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Everyone Has Always Hated NFL Overtime

A collage of newspaper headlines about NFL overtime changes
Image: Dan McQuade|

A collage of newspaper headlines about various NFL overtime rule changes over the years.

The first overtime game in NFL history was a stunt. For three summers in the 1950s, the New York Giants spent training camp in Salem, Oregon. In 1955, they were slated to play a preseason game in Portland on August 28. Harry Glickman, then the president of Oregon Sports Attractions and later the founder of the Portland Trail Blazers, was looking for a way to get a good crowd for a preseason football game. He convinced the Rams, Giants, and NFL commissioner Bert Bell to let him try out two new innovations: The field would be numbered from 0 to 100 yards, and the teams would play a sudden death overtime if the game ended up tied after 60 minutes.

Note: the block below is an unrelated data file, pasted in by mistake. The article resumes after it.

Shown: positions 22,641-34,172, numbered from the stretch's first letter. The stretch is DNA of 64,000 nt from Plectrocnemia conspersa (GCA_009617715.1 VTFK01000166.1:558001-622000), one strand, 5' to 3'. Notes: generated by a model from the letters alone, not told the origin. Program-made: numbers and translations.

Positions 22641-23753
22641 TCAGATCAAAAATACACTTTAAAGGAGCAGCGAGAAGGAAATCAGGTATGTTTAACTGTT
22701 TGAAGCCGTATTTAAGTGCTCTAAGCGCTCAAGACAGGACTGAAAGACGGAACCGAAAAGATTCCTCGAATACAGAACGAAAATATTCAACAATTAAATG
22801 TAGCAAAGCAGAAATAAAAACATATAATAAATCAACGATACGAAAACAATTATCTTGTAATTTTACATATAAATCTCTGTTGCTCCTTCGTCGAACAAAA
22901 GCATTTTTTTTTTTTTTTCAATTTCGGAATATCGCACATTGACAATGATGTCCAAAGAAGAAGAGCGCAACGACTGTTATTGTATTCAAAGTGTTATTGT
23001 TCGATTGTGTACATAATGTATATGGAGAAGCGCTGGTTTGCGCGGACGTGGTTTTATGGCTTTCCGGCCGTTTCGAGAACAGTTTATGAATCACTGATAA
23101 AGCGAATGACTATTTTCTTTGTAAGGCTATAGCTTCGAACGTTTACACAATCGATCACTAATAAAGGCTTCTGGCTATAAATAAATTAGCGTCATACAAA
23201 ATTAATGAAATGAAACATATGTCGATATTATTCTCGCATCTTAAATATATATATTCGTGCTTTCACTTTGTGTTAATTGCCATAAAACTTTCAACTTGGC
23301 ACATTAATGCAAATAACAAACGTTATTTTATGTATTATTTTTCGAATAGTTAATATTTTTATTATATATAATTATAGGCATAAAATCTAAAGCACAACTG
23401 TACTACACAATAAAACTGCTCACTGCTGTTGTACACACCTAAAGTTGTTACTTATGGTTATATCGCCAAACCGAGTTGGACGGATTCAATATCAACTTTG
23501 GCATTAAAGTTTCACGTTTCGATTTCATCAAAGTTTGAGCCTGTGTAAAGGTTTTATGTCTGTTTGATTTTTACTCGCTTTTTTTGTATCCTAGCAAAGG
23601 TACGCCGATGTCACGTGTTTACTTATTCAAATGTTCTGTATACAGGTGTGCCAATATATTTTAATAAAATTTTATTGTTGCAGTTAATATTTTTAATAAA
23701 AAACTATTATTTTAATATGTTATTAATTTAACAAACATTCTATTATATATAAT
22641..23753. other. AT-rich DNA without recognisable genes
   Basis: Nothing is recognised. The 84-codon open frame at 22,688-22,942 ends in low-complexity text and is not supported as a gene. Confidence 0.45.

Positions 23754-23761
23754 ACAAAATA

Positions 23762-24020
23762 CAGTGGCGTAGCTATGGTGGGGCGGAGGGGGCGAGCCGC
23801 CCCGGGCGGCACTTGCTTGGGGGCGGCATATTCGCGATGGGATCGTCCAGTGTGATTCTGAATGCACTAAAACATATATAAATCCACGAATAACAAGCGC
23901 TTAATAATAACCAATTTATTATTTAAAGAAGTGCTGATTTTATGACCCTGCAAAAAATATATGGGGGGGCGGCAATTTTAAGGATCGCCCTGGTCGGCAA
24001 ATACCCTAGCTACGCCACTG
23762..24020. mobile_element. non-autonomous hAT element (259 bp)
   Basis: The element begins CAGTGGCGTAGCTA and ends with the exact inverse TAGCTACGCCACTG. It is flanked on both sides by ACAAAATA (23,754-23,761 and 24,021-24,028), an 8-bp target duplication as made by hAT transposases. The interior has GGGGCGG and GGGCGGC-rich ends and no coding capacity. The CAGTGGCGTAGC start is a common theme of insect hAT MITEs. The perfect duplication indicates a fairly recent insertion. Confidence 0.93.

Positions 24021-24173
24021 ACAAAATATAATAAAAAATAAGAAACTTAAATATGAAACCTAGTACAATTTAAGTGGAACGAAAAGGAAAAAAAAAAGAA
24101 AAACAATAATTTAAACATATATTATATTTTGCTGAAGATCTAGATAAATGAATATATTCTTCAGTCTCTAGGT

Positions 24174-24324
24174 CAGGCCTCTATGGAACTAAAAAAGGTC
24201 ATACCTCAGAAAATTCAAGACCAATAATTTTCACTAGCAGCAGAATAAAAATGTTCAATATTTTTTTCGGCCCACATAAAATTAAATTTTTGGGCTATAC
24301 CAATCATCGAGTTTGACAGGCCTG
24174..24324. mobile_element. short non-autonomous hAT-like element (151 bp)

The Capital Journal, Salem’s newspaper, was more excited about the former: “The change in numbering of sideline markers is expected to prove a great convenience for the press and fans, since it will enable them to compute the distance on long gaining plays, punts, and kickoffs much easier.” Was this actually any easier? To me it seems more confusing. Who computes the distance on a kickoff in the stands anyway? Because that rule didn’t have any staying power, we don't need to worry about it. The OT rule was a one-time thing, too, although that one would come back eventually. I don’t know if it juiced attendance—the number was listed at 22,222 for the game at Multnomah Stadium, a number that is, uh, surely accurate—but what were the odds the game would end tied, anyway? Glickman had an answer postgame: “I didn’t think there was a chance in a million it would be used.”